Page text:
Dominican Republic history
Around 700 AD Aruak tribes from Venezuela migrated
via the Lesser Antilles to what is now the Dominican
Republic. They were the culmination of cultural
development before the appearance of European seafarers.
In 1492, Christopher Columbus arrived on the mountainous
island and called it La Española, Hispaniola in Latin.
In 1496 he returned on his second trip to the West
Indies with Spanish settlers and founded what was later
to become Santo Domingo, which quickly became the center
for the administration of the new Spanish properties.
The enslavement of the Aruak Indians and introduced
epidemics decimated the indigenous population, and the
colonialists introduced black African slaves as workers
for the sugar cane plantations. As a result, at the
beginning of the 16th
Early modern period and 19th century
In the mid-17th century, so-called Buccaneers, French
privateers, gradually conquered the western part of the
Hispaniola island. In the peace of Rijswijk in 1697,
Spain had to cede this part of the island to France.
Because of its sugar cane, cocoa, coffee and tobacco
plantations, the colony continued to be a lucrative
source of income for the colonial masters. According to AbbreviationFinder, Almost a
hundred years later, in 1795, Spain had to hand over the
western part of the island to France in the peace of
However, a few years earlier, blacks and mulattoes
had started in the western part of the island and later
also in the eastern part of the island as a reason to
rebel against the large white landowners. Under the
black former slave Toussaint Louverture, the insurgents
succeeded in uniting the two parts of the island at the
end of the 18th century and defending them against
attacking Napoleonic troops in the early 19th century.
In 1804, Jean-Jacques Dessalines declared Hispaniola as
"Haiti" for independence and rose himself to be emperor.
However, he was murdered two years later; The
Spanish-born residents of the eastern part, with British
help, succeeded in founding a mulatto republic, which
was again subordinate to the Spanish crown.
But this phase was short. In 1821 the Dominican
population rose against Spain, Haiti then occupied the
western part and briefly united the island again. They
were expelled in 1844. The independent "Dominican
Republic" was proclaimed and came under Spanish rule
again for twenty years. Another uprising leads to final
independence in 1865.
The 20th century
After the US Senate rejected the application for the
Republic to join the United States in 1870, bloody
clashes began for decades, which were only brought to an
end by military intervention by the United States in the
early 20th century. In 1905 the United States took over
customs sovereignty, in 1907 financial sovereignty, and
in 1916 they paid off and occupied the accumulated debts
of the impoverished country. The occupation ended in
1924 and the Dominican Republic adopted a liberal
constitution, which ended with a coup by the army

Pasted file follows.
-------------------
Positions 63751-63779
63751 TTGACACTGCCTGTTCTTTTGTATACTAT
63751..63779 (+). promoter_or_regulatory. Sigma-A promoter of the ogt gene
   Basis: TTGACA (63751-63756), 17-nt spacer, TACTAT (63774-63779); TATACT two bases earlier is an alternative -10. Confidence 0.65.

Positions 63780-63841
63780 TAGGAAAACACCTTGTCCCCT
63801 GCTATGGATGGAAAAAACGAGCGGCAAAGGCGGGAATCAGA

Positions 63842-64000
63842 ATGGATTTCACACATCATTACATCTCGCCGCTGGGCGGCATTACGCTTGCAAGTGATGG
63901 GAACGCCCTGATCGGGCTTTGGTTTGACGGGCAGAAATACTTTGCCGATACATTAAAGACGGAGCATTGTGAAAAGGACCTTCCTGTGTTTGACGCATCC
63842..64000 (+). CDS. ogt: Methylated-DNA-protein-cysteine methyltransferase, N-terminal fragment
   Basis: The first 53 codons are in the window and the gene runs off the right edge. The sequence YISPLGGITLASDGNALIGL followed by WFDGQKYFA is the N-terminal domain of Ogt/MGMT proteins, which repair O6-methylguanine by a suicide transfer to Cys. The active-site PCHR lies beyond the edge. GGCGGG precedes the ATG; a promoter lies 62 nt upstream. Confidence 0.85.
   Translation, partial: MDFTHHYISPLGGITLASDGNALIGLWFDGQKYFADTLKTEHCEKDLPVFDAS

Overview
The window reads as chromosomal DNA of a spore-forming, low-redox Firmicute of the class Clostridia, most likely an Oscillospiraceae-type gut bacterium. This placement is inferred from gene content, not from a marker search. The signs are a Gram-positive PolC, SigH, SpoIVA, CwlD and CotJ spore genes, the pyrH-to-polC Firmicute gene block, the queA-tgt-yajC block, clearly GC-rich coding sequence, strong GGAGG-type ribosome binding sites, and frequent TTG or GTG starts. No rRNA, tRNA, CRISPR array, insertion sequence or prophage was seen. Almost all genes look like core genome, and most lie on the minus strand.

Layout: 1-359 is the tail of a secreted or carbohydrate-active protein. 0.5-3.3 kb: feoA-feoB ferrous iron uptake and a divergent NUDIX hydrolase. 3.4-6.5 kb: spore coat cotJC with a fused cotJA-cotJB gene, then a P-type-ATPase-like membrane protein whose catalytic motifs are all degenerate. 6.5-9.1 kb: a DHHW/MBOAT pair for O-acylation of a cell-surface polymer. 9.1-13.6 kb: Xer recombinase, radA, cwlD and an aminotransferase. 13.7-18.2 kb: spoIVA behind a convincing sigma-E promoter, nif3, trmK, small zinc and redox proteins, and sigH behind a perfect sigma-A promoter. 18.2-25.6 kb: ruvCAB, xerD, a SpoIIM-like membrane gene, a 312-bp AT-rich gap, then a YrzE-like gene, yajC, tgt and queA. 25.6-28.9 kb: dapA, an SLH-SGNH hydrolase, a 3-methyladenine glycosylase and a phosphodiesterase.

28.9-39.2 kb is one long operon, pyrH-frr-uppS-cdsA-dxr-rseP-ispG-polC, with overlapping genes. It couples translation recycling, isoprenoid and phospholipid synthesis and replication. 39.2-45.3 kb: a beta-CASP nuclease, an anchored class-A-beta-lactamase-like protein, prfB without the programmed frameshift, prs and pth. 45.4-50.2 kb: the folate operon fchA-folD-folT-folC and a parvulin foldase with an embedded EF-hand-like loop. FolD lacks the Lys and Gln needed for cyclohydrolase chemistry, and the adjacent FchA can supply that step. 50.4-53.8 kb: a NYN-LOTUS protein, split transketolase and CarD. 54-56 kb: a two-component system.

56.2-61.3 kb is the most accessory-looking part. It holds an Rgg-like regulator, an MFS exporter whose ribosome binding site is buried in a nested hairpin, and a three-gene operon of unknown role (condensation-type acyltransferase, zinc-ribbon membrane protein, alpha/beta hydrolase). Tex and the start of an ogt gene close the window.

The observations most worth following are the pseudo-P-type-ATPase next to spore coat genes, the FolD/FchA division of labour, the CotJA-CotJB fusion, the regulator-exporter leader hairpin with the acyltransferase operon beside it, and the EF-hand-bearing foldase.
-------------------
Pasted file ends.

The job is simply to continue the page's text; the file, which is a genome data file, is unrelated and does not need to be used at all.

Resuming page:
commander in chief, RL Trujillo y Molina. Until 1962, he
exploited the country together with his family. It was
only a year after his murder that his sons agreed to
renewed liberalization and free elections, which the
left-wing exile politician Juan Bosch won with a
In 1966, the moderately conservative politician J.
Balaguer took over as the newly elected president.
Unintentionally supported by the boycott of the
parliamentary and presidential elections by the
strongest opposition party, the Partido Revolucionario
Dominicana (PRD) of the former President Bosch, Balaguer
also won the 1970 and 1974 elections. His style of
government was authoritarian without tackling any
necessary social and political reforms. In 1978 he lost
and the newly elected Social Democratic President AS
Guzm¨¢n Fern¨¢ndez came to power. But he also failed to
push through major social and economic changes.
Fern¨¢ndez committed suicide in 1992 and was succeeded by
Jorge Blanco as a PRD candidate. In 1986 Balaguer came
to power again and headed the country until 1996 as
president. In June he was replaced by Leonel Fern¨¢ndez
Reyna from the Dominican Liberation Party (PLD). Already
in the early 1990s, the domestic political situation in
the country was again characterized by riots and unrest.
Nevertheless, the number of holidaymakers increased
steadily during this period and became the most
important source of foreign exchange alongside the
export of food.
Parliamentary elections were held in 1998 and the PRD
won the majority of votes in both the Chamber of
Deputies and the Senate, while the incumbent president's
party went into opposition. In 2000, the entrepreneur
Hip¨®lito Mej¨ªa was elected head of state by the PRD. He
was replaced by Leonel Fern¨¢ndez Reyna four years later
due to the current banking and economic crisis. Thanks
to its consolidation policy in cooperation with the IMF,
the latter was able to overcome the crisis and was
confirmed in office in 2008. The PLD has continued to
represent the government with President Danilo Medina
S¨¢nchez since August 2012.